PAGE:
You don’t need to clear a level 100% to progress, only 60% completion is needed to unlock new tracks and modes, though your progress is a basis for your overall score, as well for the leaderboards. The music is varied, some better than others, but the difficulty doesn’t seem to go in a natural curve. Each level has some areas where blocks can’t be placed, adding some unique challenges to each stage, but the faster the song tempo the slightly harder it is. So for example, the first level isn’t necessarily the easiest, as I was passing the middle levels in one go, whereas other stages I had to play multiple times to get the minimum 60% to unlock the next.

Difficulty is also based on the shapes you’re given. Each stage has a handful of preset shapes and blocks, and some are naturally easier to interlock than others, so even though you may love the song that’s playing, trying to fit “Z” blocks together may prove difficult for you to progress. The more obscure the shape, the harder it is to fit pieces together without any gaps to make your quad.

While you’ll begin on the normal mode, doing well will eventually unlock new songs and more modes. Be aware though that these new modes are incredibly more challenging, so be sure you’ve got a few hours under your belt and fully understand all of the mechanics.

Once you’ve completed a level with a minimum of 60% the Sharp mode of that song will unlock. There are 2 other modes to unlock, Strike and Challenge, but I’ll be completely honest with you, it’s going to take some serious skill to even get to these modes, but this allows for a lot of replayability for those that are truly determined.


Sharp mode is very challenging and the objective is slightly different than normal mode. Any blocks that stay on the playing field for too long will eventually disappear, and each block you lose will take one of your 10 lives. So not only do you have to focus on quad creation, and aiming for 100%, you can’t leave unused blocks on the stage for too many passes of the sweeping bar or you’ll lose lives quite quickly. You need to use your shapes in the most logical way that allows you to use the left overs to create new quads as well.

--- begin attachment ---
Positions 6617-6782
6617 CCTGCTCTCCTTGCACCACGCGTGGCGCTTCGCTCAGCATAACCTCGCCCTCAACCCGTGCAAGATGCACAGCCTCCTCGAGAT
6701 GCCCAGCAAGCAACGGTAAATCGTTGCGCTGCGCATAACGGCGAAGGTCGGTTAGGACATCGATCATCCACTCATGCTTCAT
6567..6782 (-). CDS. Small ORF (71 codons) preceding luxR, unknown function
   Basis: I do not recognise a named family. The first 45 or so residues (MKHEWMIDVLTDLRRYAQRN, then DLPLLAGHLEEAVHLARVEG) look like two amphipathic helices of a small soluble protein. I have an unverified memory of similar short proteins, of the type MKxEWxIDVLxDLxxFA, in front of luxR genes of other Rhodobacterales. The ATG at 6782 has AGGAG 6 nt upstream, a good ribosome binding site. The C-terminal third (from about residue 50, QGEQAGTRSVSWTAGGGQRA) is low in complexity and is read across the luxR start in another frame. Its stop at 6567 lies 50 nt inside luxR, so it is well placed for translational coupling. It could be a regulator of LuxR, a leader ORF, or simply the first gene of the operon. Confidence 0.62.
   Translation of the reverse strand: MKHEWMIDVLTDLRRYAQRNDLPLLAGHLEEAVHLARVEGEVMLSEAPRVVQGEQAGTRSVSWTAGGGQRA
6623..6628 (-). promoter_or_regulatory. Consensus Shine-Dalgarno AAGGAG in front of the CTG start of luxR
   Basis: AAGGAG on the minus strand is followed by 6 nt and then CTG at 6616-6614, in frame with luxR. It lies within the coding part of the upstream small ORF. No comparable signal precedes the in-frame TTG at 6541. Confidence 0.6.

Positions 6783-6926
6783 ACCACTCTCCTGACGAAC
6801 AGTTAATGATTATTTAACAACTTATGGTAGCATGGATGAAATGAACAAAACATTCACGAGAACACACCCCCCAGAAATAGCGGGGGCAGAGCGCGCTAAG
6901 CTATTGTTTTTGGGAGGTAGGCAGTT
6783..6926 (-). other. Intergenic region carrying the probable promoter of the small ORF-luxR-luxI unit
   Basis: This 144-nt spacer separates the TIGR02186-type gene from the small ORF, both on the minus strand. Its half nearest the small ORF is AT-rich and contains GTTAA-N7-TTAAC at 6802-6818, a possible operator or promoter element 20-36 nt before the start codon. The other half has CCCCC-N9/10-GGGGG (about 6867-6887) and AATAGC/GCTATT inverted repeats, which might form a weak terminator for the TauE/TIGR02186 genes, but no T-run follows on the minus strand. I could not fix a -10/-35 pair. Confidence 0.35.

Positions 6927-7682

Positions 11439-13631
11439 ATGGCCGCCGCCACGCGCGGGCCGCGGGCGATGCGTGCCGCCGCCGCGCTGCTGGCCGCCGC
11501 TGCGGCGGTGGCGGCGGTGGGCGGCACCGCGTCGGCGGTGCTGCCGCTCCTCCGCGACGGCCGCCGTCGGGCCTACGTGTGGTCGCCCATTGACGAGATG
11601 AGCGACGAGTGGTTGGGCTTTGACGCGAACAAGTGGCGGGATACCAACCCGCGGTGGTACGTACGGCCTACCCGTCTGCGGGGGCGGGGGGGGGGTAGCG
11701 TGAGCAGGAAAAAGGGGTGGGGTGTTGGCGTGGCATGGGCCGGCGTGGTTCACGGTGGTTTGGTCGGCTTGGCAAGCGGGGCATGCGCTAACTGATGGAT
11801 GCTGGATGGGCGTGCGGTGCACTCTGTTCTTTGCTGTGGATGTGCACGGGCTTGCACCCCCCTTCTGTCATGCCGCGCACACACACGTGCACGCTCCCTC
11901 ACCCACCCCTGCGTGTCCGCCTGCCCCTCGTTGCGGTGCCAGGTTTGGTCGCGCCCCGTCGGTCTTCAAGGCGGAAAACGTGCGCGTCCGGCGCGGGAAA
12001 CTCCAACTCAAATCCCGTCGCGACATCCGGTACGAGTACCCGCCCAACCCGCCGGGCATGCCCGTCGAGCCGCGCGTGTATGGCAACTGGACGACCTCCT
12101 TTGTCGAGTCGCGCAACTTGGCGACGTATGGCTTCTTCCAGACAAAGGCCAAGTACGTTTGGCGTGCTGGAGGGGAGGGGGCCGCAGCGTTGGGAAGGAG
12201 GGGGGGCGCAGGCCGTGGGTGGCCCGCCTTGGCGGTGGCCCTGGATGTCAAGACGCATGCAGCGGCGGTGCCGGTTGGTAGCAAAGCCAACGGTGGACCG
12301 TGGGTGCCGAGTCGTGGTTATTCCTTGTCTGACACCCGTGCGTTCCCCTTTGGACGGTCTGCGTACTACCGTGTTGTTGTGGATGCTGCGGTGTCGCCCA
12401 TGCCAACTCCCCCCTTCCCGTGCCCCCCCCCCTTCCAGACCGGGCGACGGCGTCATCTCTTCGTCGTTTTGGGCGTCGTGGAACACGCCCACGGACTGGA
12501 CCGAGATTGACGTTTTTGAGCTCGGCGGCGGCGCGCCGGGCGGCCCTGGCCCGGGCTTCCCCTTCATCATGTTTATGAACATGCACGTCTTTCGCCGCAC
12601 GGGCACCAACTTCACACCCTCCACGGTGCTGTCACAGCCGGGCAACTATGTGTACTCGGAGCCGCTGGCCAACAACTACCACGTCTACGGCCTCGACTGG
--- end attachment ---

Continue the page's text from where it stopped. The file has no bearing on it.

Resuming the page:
Strike Mode is even more challenging with a much more aggressive timer, and to be honest, I’ve yet to be unable to unlock the final Challenge Mode. The regular gameplay of Chime Sharp will take some getting used to and it’s unfortunate that there’s no real tutorial of how to play properly. It actually took me a few hours to learn how to play properly, as you don’t know why you’re sometimes scoring high or completing with a certain percent completed.

Visually Chime Sharp is basic, and many of the levels color schemes do it a disservice, as they clash making it difficult to determine what sections are completed or not. As I said, eventually things will just make sense and click, and once it does, Chime Sharp becomes a completely different game; one with great music and interesting gameplay that will constantly challenge you. In the beginning you’ll gravitate towards playing it like Tetris, but that strategy won’t get you very far, as you need to play completely different to be successful, eventually learning the precise timing needed to craft beautiful music as well.

If you love puzzles games with some great music you’ll enjoy Chime Sharp as long as you do have the time and patience to learn how to play properly, as it doesn’t hold your hand in any way, or even to teach you the proper mechanics. It’s rewarding and quite fun once everything ‘clicks’, but I do think that the difficulty level will most likely be a little too demanding for the average player to master the music, the gameplay, and the need to learn on their own.




Overall: 7.5 / 10
Gameplay: 8.0 / 10
Visuals: 6.0 / 10
Sound: 8.0 / 10